Just had my tech in here who maintains the units. He's never seen this in any of the units. Wiring all looks good. The wiring to the lift motor isn't subject to any flex....

Have we blown a motherboard?

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ednisley
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Re: Multiple Super Weird Failure Modes

Post by ednisley » Fri May 03, 2019 2:34 pm

EricPeterson wrote:
Thu May 02, 2019 8:32 pm
And, ah, and this is new
From the look of it, you've been fiddling around with that printer in a big way, which can cause all manner of problems while solving others.

If you've made any slicer configuration / software / firmware changes, restore the original versions. In the firmware, verify the motor current settings and suchlike.

Take a look at the RAMBo power connections, because nobody expects the screw terminals to work loose. Glitchy power causes all manner of interesting problems.

You may have disconnected either or both of the Z-axis and extruder motors with the power on, which can destroy the driver chip on the RAMBo board. Although you didn't deliberately disconnect the motor, that makes no difference: all it takes is joggling the connectors with the power on; we all do it occasionally and mostly it doesn't matter.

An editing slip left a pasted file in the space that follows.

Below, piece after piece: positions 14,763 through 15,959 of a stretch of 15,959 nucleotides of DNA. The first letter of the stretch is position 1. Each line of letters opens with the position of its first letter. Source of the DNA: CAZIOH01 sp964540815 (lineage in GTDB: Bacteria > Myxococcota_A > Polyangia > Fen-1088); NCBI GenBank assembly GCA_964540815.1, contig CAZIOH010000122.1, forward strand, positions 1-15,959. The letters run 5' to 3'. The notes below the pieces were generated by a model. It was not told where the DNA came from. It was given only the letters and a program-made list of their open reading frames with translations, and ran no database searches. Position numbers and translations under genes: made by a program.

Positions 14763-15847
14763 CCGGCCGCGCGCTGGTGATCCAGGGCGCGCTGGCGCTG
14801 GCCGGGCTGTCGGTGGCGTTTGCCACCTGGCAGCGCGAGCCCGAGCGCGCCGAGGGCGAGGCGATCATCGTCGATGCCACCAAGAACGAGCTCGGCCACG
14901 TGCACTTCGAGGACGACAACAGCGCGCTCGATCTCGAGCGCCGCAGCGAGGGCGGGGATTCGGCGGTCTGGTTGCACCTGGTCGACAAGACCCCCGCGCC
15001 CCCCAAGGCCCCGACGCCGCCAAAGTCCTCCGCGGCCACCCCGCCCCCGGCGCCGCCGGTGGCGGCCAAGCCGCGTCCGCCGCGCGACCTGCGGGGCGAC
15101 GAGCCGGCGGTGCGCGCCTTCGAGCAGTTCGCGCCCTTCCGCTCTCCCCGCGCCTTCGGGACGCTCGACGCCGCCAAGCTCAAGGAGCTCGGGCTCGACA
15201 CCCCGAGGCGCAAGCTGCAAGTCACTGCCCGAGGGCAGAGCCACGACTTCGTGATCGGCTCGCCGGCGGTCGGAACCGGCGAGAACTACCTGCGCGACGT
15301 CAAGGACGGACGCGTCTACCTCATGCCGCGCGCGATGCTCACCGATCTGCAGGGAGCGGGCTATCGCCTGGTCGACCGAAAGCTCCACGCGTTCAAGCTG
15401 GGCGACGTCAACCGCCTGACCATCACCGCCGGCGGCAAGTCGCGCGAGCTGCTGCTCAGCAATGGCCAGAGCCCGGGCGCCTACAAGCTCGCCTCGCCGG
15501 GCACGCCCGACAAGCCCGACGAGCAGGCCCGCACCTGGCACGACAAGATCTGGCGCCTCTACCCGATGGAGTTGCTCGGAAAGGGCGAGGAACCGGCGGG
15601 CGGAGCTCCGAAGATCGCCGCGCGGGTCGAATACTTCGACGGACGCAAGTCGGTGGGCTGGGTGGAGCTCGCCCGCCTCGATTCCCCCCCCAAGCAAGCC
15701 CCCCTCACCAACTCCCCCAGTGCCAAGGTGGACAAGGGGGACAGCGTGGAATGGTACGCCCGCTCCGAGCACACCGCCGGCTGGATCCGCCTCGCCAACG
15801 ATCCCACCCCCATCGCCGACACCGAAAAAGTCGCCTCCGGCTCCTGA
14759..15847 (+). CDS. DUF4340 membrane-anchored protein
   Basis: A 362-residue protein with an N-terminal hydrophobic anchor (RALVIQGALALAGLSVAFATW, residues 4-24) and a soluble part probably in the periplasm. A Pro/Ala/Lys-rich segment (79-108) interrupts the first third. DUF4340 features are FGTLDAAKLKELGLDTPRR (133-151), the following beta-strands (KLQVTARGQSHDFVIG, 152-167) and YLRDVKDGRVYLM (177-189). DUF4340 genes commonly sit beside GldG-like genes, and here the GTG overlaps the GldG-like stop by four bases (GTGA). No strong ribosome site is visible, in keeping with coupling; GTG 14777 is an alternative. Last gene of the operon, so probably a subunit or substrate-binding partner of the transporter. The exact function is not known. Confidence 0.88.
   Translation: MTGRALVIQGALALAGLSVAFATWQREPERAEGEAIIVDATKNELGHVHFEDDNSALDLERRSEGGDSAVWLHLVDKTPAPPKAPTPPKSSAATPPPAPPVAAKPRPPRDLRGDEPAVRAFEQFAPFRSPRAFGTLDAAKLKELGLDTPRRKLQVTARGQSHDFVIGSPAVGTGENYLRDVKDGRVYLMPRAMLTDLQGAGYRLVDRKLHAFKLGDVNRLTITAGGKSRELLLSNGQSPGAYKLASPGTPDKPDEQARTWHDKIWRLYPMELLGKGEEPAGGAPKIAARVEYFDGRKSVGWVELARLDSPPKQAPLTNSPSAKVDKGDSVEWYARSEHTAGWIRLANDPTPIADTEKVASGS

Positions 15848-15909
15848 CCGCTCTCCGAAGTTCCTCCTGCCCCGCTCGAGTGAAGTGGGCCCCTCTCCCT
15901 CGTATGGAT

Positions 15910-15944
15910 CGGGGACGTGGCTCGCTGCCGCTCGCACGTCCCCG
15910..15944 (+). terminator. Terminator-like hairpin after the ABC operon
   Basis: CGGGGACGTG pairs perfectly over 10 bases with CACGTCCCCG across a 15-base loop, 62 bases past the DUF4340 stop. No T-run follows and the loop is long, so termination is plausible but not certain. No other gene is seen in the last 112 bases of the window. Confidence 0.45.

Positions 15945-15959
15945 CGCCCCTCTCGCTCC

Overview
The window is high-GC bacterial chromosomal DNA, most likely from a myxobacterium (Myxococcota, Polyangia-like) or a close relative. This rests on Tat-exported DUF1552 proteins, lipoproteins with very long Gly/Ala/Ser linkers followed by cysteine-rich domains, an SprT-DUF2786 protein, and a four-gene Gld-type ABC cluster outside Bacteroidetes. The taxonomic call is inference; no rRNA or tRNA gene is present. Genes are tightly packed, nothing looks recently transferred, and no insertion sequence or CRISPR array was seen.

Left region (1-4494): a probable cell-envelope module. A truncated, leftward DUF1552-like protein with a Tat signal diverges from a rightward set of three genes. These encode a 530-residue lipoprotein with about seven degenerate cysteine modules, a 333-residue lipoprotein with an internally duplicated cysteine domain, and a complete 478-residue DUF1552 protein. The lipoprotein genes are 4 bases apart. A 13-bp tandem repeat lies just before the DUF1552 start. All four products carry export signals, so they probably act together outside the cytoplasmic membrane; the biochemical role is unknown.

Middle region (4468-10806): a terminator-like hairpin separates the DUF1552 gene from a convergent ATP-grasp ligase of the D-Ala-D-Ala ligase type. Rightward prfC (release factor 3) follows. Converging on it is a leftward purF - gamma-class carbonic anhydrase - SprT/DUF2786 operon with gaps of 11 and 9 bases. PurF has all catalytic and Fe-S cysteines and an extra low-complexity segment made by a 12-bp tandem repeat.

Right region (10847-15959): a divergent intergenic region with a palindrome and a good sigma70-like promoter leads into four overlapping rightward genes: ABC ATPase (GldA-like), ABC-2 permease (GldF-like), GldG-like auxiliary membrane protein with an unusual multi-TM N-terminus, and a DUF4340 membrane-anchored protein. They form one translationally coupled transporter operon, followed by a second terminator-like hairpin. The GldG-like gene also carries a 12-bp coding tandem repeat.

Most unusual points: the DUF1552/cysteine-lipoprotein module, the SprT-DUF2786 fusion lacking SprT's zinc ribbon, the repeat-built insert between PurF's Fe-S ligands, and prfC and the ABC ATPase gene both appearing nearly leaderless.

Verify the cable connectivity by taking everything out of the braided loom (which is a major pain), then closely inspecting the wires and connectors for damage, perhaps measuring the resistance while flexing the wires. If you find a destroyed wire or connector pin, then you've found the problem. Unfortunately, wire failures can cascade to the driver chip.

If everything looks good, then it's most likely the driver.

As far as the USB problems go, if you're using Windows, then all bets are off. Had any updates recently? [sigh]